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Excessive Sweating

People with excessive sweating (hyperhidrosis) sweat profusely, and some sweat almost constantly. Although people with a fever or those exposed to very warm environments sweat, people with excessive sweating tend to sweat even without these circumstances. Excessive sweating may affect the entire surface of the skin, but often it is limited to the palms of the hands, soles of the feet, armpits, or genital area.

Usually, no specific cause is found. However, a number of disorders can cause excessive sweating.

People who sweat excessively are frequently anxious about their condition, and it may lead to social withdrawal. This anxiety may make the sweating worse.

Severe, chronic wetness can make the affected area white, wrinkled, and cracked. Sometimes the area becomes red and inflamed. The area may emit a foul odor (bromhidrosis) due to the breakdown of sweat by bacteria and yeasts that normally live on the skin. Clothing may also become soaked with sweat.

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Excessive sweating can be controlled to some degree with commercial antiperspirants. However, stronger treatment is often needed, especially for the palms, soles, armpits, or genital area. Applying an aluminum chloride solution at night may help—prescription and nonprescription strengths of this drug are available. A person first dries the sweaty area and then applies the solution. If the response is inadequate, a plastic film can be applied over the solution to enhance its effectiveness. In the morning, the person removes the film and washes the area. If the solution irritates the skin, the plastic film should be left off. Some people need two applications daily; this regimen usually gives relief in a week. Then an application once or twice a week is sufficient to maintain relief.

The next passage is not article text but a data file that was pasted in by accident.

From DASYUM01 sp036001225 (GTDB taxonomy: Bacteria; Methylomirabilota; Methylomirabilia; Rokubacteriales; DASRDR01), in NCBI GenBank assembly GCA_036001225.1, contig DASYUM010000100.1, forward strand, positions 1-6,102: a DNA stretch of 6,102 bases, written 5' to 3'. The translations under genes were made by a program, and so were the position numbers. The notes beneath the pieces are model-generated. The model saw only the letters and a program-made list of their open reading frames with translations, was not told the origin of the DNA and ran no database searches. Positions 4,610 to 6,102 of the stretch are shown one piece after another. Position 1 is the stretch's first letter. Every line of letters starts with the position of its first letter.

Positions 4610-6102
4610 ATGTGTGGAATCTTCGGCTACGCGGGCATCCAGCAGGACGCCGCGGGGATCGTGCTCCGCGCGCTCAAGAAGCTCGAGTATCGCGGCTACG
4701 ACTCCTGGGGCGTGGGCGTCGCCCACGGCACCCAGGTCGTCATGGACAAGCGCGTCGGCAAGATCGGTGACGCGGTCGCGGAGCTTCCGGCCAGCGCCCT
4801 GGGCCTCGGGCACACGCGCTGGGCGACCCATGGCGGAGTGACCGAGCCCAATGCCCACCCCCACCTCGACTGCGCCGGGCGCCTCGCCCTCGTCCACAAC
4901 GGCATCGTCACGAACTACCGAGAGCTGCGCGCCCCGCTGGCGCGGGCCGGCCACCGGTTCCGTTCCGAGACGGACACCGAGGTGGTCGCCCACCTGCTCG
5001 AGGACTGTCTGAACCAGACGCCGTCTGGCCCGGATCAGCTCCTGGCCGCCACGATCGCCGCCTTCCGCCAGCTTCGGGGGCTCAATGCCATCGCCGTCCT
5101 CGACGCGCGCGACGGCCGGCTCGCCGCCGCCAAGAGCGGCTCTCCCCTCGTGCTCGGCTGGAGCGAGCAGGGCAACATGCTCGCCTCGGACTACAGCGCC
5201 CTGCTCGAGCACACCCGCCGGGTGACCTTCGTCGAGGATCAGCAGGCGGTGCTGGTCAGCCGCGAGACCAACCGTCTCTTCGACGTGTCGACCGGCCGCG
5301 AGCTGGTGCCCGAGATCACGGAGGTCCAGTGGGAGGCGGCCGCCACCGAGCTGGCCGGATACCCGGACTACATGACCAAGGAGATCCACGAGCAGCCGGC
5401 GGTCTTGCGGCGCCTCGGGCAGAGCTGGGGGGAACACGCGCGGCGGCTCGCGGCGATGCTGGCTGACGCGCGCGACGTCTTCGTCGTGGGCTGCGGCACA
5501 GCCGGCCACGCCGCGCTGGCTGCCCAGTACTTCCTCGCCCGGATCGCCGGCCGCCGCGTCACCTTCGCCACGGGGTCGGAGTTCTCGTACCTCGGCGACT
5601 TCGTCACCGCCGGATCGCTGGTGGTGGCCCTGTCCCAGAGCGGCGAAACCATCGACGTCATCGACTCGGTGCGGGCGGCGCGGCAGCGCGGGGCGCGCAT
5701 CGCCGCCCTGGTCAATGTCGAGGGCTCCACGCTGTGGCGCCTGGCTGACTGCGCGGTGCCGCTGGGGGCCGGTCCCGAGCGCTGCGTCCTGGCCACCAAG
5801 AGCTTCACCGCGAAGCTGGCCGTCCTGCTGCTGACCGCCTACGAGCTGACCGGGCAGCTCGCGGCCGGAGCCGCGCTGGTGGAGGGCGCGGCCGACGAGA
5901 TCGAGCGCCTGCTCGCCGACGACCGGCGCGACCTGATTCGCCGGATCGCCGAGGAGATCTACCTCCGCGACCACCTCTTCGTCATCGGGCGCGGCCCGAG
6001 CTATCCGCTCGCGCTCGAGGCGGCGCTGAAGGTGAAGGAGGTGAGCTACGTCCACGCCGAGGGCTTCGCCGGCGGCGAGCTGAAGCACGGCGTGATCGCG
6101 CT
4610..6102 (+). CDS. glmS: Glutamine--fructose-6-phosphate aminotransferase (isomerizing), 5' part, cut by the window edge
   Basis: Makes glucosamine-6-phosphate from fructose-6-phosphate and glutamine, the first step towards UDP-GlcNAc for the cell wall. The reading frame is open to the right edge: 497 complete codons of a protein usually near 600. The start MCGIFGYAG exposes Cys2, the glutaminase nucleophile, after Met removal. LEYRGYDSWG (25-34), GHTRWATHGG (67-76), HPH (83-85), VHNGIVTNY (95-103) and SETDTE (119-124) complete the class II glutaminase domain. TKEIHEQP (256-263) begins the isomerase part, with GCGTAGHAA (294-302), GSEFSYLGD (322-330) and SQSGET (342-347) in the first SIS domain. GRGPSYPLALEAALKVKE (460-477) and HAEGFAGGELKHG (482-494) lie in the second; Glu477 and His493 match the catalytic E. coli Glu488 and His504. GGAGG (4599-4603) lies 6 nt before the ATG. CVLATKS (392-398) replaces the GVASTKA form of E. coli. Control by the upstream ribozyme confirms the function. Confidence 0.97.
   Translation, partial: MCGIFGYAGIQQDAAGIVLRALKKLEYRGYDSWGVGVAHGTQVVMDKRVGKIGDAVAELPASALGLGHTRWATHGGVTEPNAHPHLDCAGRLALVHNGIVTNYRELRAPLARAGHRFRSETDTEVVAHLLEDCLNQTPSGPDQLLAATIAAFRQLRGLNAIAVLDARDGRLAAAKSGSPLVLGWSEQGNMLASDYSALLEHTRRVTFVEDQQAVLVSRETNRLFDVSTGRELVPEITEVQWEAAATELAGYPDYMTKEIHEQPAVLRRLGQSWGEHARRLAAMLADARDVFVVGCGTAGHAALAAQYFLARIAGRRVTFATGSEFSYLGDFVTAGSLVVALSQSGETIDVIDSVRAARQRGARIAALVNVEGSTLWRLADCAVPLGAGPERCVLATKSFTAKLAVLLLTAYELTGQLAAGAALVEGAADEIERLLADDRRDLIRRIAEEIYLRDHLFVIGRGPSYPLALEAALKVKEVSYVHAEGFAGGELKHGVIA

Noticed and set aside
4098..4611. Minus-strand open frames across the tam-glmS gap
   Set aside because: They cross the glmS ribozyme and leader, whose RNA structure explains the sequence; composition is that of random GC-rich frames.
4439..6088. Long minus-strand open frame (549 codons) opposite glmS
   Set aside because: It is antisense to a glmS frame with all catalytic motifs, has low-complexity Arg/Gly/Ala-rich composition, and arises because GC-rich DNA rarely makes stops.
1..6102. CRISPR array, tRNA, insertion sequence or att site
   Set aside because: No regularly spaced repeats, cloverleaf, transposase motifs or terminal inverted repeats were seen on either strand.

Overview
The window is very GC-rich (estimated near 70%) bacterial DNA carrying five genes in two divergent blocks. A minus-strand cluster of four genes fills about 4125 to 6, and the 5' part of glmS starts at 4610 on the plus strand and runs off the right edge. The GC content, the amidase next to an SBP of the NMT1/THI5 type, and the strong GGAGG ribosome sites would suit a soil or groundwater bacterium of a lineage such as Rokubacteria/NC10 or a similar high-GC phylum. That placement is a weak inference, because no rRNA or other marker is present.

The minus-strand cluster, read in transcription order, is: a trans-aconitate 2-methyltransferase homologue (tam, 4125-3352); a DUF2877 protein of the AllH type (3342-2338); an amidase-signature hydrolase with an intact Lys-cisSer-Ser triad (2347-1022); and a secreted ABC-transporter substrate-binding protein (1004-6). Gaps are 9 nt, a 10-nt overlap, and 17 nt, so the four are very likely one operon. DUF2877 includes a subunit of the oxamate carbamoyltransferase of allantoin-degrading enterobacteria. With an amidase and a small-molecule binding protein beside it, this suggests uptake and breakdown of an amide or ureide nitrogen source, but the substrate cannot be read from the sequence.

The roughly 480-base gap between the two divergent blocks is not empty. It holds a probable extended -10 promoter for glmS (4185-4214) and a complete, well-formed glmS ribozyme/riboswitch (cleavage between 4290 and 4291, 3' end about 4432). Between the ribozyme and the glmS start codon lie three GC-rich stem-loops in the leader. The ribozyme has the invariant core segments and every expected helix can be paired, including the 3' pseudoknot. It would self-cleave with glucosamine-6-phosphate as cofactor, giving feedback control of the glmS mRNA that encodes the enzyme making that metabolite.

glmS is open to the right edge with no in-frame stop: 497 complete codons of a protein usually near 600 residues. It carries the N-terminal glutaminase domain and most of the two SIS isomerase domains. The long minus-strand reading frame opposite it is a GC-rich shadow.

A solution of methenamine also may help. Tap water iontophoresis, a process in which a weak electrical current is applied to the sweaty area, is sometimes used. Drugs taken by mouth, such as phenoxybenzamine and propantheline, sometimes control sweating, and injections of botulinum toxin

A into the affected area diminish sweating. If drugs are not effective, a more drastic measure to control severe sweating involves surgically cutting the nerves leading to the sweat glands. Excessive sweating limited to the armpits is sometimes treated by liposuction to remove the sweat glands.

For people in whom odor is a problem, cleansing twice daily with soap and water usually removes the bacteria and yeast that cause odor. In some people, a few days of washing with an antiseptic soap, which may be combined with use of antibacterial creams containing clindamycin or erythromycin, may be necessary. Shaving the hair in the armpits may also help control odor. Clothing should be washed often as well.

Resource: Merck Manual Home Edition

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